Nov 8, 2015, 6:00 AM EST
Whether there was purpose behind it or not, Dusty Baker shared a pretty interesting anecdote during his introductory news conference Thursday. Asked about Bryce Harper, the newly named Nationals manager offered up a story about his own days as a brash, young big-leaguer and an important lesson he learned.
“I wasn’t as good a player as Bryce Harper,” Baker said. “But I came in the league, and my first year I hit third in the league. And I hit behind Hank Aaron. And I thought that I was the cat’s meow at that time. And I got kind of jacked a couple times by the older guys. One time, I had somebody’s hand around my throat, because I was kind of a little cocky, too. But you learn. And this game, sooner or later, will humble you no matter how good you think you are.”
Hmm, remind you of any particular recent incident that took place in the Nationals dugout?
Baker pretty clearly wanted to mention that story, and he also clearly wanted to provide his philosophy on clubhouse conflicts. The man has been in this game long enough to know how often teammates get into confrontations with each other. (He saw Barry Bonds and Jeff Kent go after each other in 2002, a season that ended with the Giants in the World Series.) And he believes he knows how best to ensure those confrontations don’t devolve into something with longer lasting ramifications.
“There’s always conflict at some points in time,” he said. “From my military and Marines days, we handled it like men. We talked about it out in the open, so we don’t let things fester. That’s the main way.
“I remember I had a dispute with a teammate. I was upset with this guy, so somebody called him over and said: ‘Hey, Dusty’s got a beef with you.’ He told him what I said. I said: ‘Don’t tell him that.’ He said: ‘Well, you said it.’ It got out in the open, and we’re best of friends now. That’s how you deal with it. You don’t let these things … and you can sort of see it on the plane and the bus and with certain things. You have to deal with things as quickly as you can.”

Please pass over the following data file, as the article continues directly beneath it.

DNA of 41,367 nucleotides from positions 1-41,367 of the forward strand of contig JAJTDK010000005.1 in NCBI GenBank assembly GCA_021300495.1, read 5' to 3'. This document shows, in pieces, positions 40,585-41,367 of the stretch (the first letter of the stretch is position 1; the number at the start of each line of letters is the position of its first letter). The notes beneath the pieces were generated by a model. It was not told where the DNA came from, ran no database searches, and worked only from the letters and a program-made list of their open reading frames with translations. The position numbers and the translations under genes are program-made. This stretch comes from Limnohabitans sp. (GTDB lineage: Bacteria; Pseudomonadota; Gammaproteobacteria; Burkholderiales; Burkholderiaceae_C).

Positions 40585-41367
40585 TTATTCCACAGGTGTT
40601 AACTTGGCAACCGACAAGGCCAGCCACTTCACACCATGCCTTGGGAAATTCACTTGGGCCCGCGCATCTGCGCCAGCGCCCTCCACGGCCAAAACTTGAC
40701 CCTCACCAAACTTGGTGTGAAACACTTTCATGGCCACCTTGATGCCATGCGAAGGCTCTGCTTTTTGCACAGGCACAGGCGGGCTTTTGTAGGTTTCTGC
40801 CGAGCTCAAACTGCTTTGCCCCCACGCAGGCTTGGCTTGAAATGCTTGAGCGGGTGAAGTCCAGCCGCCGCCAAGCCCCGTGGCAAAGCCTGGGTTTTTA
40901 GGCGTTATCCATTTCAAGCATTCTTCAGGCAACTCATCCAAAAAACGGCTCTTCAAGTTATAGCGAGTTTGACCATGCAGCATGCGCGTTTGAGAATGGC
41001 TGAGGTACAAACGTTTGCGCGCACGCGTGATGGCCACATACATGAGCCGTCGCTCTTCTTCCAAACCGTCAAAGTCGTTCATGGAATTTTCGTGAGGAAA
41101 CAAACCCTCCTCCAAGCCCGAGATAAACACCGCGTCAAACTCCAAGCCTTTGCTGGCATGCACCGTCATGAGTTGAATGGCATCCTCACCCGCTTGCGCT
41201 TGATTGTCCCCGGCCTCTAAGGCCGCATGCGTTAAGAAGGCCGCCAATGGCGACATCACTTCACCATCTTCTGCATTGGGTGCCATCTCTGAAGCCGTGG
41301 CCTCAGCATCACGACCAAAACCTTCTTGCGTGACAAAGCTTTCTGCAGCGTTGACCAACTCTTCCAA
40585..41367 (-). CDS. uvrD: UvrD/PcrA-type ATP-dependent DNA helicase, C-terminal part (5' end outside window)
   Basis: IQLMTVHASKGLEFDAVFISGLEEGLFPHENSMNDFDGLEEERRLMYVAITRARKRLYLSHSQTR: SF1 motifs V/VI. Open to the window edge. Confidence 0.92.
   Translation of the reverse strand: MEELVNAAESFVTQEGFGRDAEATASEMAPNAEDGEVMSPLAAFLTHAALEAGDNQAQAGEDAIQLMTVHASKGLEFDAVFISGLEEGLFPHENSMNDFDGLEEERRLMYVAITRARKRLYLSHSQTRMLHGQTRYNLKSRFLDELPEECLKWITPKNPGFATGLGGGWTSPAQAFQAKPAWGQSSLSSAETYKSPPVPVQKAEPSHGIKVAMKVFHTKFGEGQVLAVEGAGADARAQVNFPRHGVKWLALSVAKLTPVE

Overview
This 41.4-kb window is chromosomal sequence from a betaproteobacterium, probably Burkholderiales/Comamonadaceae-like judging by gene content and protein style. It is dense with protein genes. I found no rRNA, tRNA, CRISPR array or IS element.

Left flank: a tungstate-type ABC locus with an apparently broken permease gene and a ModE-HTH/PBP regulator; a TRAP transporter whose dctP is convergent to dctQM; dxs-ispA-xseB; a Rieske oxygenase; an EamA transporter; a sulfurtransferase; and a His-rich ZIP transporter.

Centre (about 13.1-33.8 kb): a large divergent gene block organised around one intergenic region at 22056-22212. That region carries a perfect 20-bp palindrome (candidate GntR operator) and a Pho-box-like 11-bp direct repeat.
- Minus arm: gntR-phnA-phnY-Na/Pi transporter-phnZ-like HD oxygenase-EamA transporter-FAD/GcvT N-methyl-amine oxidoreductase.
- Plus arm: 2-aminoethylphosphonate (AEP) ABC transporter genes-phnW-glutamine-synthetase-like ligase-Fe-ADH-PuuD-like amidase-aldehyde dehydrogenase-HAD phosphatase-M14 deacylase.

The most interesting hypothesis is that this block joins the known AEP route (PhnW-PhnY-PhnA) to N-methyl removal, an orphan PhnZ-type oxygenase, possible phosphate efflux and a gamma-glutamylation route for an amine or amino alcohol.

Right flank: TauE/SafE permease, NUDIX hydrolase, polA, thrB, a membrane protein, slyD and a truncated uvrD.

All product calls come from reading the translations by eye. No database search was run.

The Nationals still must decide what to do with Jonathan Papelbon, who was suspended by the club during the season’s final week after choking Harper in the dugout. If the club chooses to keep the volatile closer, does Baker envision a scenario in which the two are able to coexist?
The new manager intends to start laying the groundwork for that, and for building relationships with all of his players, long before heading to Viera in February.
“It actually starts in the winter,” he said. “I’m going to contact the players and hopefully see some of them. That’s the main thing. …
“To tell you the truth, everyone wants to know what I’m going to say on the first day of spring training. And you know something? I really don’t know. It’s something that I have to feel, something that can’t be fabricated and can’t be faked. Guys can see that. I’ll talk to some of the guys and see what this team needs. But I really don’t know exactly what they need. Who knows, they may not need anything. I doubt it, but at the same time I’ll listen to some of the guys. The thing about great leaders, like Nelson Mandela said: ‘You have to listen as well as talk.'”
FINAL NL EAST STANDINGS
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